standards and guidelines

Other best practices include:

  • Create and distribute standards and guidelines to everyone involved in the project.
  • Create a glossary and consider terms that could be confusing.
  • Use labeled graphics and pictures.
  • Use screenshots (for example, in software documentation).
  • Write as if you are writing for an international readership (neutrally).
  • Avoid regionalisms and colloquialisms.
  • Ask a native English writer or translator (not your English-speaking babysitter) to read your work – This makes you look smarter, not dumber.
  • Do your homework: Refer to related literature and reference works.
  • Be critical of your English – Would you want to translate it?


globalization, international English, and English as a foreign language (EFL)

In modern international technical documentation, AmE and BrE are acceptable varieties of English. It is not the writer’s or translator’s task to decide which variety is to be used; the documentation users are the decisive factor. The writer’s or translator’s task lies in acknowledging the differences and consistently observing them through proper research, terminology definition, and best writing practices. Native American and British technical writers and translators view the BrE-AmE chasm a lot less narrowly than is popularly believed. Globalization also calls for a less one-sided approach to writing in English and is noticeable in the growing trend of writing “international English”. Who can deny that we can only benefit from a form of English that is not only understood by all English-speaking regions of the world but also speakers of English as a foreign language.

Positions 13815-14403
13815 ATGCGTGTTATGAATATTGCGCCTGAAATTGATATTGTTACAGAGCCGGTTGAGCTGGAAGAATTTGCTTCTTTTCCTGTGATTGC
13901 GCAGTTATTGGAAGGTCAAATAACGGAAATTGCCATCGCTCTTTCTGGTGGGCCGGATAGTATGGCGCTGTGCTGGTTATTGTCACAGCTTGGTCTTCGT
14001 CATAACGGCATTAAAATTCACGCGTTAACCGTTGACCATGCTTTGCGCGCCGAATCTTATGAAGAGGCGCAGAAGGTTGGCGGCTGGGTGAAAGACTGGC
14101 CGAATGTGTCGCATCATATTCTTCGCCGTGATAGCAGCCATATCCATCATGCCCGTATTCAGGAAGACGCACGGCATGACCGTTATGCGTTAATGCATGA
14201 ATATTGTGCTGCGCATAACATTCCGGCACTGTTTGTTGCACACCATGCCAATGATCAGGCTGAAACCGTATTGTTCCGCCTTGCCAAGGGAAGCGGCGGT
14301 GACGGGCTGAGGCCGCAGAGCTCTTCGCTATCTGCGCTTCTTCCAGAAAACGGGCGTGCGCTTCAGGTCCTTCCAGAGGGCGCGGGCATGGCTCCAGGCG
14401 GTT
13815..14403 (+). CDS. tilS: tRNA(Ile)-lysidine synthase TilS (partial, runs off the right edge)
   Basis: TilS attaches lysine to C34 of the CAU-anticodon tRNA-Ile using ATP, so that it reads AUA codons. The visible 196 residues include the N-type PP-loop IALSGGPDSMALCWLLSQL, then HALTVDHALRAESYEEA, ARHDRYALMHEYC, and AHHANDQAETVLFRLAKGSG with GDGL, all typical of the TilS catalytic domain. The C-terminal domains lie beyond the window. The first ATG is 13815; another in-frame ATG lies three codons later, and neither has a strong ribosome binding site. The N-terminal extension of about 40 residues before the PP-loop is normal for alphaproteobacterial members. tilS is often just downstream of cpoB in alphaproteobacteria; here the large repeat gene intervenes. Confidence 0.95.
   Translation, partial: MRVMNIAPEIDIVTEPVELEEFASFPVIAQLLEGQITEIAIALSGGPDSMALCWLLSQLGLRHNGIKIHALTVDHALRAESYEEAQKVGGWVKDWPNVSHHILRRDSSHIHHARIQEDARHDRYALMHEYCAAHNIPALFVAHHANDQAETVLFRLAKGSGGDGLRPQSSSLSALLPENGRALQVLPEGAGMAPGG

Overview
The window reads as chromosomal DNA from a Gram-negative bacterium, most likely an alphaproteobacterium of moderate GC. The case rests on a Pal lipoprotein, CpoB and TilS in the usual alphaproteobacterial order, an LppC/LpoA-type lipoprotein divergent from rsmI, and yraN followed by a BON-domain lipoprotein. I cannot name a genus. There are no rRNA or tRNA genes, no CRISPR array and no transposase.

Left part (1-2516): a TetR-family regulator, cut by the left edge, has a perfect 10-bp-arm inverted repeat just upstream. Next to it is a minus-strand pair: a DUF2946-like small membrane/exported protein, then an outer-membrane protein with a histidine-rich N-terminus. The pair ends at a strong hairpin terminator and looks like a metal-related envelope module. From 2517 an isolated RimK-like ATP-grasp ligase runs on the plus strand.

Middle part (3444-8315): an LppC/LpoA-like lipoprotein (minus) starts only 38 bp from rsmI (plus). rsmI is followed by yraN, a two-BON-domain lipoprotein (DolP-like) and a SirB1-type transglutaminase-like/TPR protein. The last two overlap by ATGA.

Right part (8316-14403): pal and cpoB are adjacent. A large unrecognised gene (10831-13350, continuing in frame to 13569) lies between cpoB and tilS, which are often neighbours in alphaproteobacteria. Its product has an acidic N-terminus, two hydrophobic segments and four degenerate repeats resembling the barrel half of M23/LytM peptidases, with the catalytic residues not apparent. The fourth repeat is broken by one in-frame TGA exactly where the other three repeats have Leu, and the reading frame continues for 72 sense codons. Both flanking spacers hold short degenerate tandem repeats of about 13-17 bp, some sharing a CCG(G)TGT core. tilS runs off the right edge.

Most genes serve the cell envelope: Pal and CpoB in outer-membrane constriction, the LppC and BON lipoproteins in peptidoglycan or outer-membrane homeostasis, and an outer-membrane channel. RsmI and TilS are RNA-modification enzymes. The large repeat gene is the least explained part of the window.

General references

  • Crystal, David. 2003, Second Edition. English as a Global Language, Cambridge University Press.
  • Hornby, A.S.. 2001, Oxford Advanced Learner’s Dictionary of Current English, 6th edition, Oxford University Press.
  • Merriam Webster’s Collegiate Dictionary, 11th edition, 2003, Merriam-Webster.
  • Oxford English dictionary (various editions)
  • Proctor, Paul. 1995. Cambridge International Dictionary of English, Cambridge University Press.
  • The Chicago Manual of Style, 15th edition, 2003, University of Chicago Press Staff
  • The Merriam-Webster Dictionary, New Revised edition, 2004, Merriam-Webster.

Written for and presented at the tekom Annual Conference 2006 in Wiesbaden, Germany by:
DeAnn D. Cougler, Professional Linguistic Solutions, Munich and Helen Fawcett, Comet Computer GmbH, Munich

*The original title of this paper was “When your English can throw a “spanner” or a “wrench” in the works – a case for international intelligibility in technical documentation”.

About Helen Fawcett:

In a nutshell, I optimize user interface text such as control labels and create on-screen instructions and help documentation for developers & customers. | Helen works as a user assistance lead at SAP SE.
More about me